The Environmental Protection Agency proposed new rules today that will require lower-sulfur fuels to help reduce smog-causing emissions from cars and trucks beginning in 2017.
The long-awaited rule would increase the price of gas by a penny a gallon or up to 9 cents, depending on whether analyses cited by EPA and environmental groups or the oil industry are to be believed.
The proposal also requires vehicles to meet tighter emissions standards at a cost of about $130 a vehicle in 2025. Once fully implemented, EPA says the standards will help avoid up to 2,400 premature deaths per year and prevent 23,000 cases of respiratory ailments in children.
Sulfur in gas has to be reduce by more than 60% in 2017, EPA says. The agency is also calling for an 80% reduction in smog-forming volatile organic compounds and nitrogen oxides, a 70% tighter standard for microscopic particles such as soot and a reduction of fuel vapor emissions to almost zero. The proposal will also reduce vehicle emissions of toxic air pollutants including benzene and 1,3-butadiene, by up to 40%.
Automakers support the proposal and say the fuels are needed so newer catalytic converters can better scrub smog-causing particles out of vehicle emissions.
"Our cleaner cars will need even cleaner fuels like those already sold across Europe and Asia, and we are pleased EPA is proposing cleaner fuels," said Gloria Bergquist of the Alliance of Automobile Manufacturers.
While the proposed rule is similar to rules now in effect in California, EPA wants vehicles to be certified as able to use fuel containing 15% ethanol, while California only requires certification of fuel that is up to 10% ethanol, which is known as E10. E15 has been a hot-button issue for both refiners and automakers, who say it can cause engine problems, especially in older model vehicles.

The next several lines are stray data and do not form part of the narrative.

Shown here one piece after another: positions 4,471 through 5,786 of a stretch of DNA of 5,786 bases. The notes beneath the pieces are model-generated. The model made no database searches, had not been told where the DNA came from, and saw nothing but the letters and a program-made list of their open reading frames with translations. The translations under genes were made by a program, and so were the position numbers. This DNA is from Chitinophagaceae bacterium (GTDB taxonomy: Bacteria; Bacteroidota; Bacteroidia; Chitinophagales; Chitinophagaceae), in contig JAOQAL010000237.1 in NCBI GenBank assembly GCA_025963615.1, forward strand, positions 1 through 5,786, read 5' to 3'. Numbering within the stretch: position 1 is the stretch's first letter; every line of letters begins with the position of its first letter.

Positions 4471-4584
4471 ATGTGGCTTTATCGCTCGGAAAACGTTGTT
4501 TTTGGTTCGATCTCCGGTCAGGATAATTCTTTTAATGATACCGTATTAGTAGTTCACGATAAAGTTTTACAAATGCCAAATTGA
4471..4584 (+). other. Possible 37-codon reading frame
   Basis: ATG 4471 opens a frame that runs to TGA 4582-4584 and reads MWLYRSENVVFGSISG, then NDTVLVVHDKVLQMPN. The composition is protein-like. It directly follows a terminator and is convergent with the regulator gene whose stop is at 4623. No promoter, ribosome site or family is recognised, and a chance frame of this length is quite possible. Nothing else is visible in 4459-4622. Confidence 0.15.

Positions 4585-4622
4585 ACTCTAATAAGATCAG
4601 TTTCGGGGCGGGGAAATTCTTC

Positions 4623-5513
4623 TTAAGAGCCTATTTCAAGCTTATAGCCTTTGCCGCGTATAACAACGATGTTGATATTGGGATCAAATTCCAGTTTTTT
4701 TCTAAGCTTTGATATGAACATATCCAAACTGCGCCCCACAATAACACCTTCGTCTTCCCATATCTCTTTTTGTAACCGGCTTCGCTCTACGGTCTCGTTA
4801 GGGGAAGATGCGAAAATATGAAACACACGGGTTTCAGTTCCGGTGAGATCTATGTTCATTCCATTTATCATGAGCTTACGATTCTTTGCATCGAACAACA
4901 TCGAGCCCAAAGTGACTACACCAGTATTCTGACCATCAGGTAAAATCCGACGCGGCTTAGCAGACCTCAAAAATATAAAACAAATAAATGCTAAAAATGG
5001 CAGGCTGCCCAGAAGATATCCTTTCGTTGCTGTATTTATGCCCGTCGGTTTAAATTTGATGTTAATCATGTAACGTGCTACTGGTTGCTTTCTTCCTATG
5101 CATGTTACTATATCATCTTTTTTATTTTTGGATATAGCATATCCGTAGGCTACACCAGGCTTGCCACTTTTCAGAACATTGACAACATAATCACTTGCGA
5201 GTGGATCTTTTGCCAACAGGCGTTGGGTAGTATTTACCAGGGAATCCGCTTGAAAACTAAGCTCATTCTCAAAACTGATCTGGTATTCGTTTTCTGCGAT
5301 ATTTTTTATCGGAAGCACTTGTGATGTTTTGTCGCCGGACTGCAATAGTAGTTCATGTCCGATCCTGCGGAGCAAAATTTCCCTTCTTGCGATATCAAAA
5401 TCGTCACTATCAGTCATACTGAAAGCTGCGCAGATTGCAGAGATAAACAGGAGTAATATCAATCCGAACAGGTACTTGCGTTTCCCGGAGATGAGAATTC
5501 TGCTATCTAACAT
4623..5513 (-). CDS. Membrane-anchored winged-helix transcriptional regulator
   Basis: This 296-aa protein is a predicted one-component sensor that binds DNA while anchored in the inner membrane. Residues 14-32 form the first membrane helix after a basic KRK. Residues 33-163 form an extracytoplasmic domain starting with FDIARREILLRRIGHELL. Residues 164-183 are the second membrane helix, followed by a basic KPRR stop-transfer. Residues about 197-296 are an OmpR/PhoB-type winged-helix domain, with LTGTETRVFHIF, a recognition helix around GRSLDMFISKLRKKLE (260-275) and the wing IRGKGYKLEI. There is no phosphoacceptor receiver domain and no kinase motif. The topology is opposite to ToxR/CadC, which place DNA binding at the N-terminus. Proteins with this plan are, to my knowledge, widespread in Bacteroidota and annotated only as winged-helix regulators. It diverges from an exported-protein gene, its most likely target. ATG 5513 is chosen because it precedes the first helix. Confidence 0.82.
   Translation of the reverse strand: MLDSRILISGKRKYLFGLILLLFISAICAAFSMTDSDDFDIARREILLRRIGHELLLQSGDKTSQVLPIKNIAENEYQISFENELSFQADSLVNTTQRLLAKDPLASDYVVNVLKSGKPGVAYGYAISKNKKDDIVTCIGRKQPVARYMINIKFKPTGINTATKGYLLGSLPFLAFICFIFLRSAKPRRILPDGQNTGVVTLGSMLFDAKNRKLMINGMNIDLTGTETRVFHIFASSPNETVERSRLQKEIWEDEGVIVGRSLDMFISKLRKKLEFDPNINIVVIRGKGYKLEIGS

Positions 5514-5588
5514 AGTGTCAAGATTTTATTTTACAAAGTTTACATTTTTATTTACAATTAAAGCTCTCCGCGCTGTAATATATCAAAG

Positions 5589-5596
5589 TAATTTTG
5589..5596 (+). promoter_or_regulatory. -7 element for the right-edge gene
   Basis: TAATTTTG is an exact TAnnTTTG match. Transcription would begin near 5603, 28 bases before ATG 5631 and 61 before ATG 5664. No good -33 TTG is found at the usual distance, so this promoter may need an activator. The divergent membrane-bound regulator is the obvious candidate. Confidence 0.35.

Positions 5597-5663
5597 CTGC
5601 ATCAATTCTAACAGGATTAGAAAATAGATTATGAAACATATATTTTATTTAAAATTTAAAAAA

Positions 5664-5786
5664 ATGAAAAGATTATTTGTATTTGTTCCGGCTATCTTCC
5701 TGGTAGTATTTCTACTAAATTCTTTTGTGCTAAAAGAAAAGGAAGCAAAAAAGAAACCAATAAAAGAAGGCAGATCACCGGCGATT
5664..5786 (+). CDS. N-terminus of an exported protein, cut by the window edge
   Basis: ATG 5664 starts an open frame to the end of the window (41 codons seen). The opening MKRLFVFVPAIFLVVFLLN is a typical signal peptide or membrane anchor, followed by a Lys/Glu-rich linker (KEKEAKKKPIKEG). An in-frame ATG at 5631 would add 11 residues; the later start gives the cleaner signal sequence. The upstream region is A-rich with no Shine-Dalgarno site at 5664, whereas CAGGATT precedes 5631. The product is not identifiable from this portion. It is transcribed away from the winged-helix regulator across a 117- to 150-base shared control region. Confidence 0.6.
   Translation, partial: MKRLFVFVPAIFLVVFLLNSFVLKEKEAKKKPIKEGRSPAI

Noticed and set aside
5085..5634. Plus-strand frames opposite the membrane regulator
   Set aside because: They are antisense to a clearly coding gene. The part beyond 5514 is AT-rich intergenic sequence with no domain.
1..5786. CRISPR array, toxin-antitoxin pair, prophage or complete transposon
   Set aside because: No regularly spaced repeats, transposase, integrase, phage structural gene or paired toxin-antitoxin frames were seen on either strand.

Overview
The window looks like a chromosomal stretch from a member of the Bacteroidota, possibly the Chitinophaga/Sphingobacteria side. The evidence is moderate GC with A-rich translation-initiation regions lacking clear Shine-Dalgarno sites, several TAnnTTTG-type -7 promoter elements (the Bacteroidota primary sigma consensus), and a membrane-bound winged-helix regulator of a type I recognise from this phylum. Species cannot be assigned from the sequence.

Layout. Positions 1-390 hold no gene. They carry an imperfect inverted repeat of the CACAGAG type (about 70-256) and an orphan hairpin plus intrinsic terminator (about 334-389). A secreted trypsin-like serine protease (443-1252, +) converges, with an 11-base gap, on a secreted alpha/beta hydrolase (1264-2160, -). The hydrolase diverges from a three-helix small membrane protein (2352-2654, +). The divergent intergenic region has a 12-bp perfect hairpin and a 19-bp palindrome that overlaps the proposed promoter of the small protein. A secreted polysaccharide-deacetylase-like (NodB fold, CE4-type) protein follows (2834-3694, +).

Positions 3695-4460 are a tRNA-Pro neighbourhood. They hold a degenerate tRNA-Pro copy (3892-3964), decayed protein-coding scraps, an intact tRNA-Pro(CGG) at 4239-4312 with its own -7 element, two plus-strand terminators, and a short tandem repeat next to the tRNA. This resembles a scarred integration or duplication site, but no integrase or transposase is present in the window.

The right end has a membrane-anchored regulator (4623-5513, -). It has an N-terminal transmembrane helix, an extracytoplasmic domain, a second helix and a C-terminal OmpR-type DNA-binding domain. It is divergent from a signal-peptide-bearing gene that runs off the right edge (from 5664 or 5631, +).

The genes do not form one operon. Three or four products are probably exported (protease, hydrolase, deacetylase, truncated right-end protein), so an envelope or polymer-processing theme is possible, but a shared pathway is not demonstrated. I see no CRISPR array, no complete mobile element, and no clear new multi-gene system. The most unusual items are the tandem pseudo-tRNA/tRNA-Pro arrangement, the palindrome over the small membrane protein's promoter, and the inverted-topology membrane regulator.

Bergquist says the EPA proposal also has many different test methods, timelines and procedures, which raises the cost to comply - which will boost the price of new cars.
But the American Petroleum Institute opposes lowering the sulfur content of fuel, which it says is too costly and could increase the cost of gasoline production by up to nine cents per gallon. And API says the rule could have the opposite effect of that intended.
"Implementing the new requirements would actually increase greenhouse gas emissions because of the energy-intensive equipment required to comply," says API's Bob Greco.
The increase in the price of gasoline really should be just one cent a gallon, says a study by Navigant Economics and cited by the environmental group Union of Concerned Scientists.
UCS called the proposal a "huge step forward toward cleaning our country's air and creating jobs."
"The path from a car's tailpipe to our lungs is surprisingly short, and more than 1 in 3 Americans live in areas where air pollution levels exceed at least one federal limit," said Michelle Robinson, director of UCS's Clean Vehicles program.
Cleaner fuels are needed to prevent sulfur from disabling newer engine technologies automakers are planning to meet tougher greenhouse gas emissions and fuel economy rules beginning in 2017, says Bergquist.
Jayne O'Donnell, USA TODAY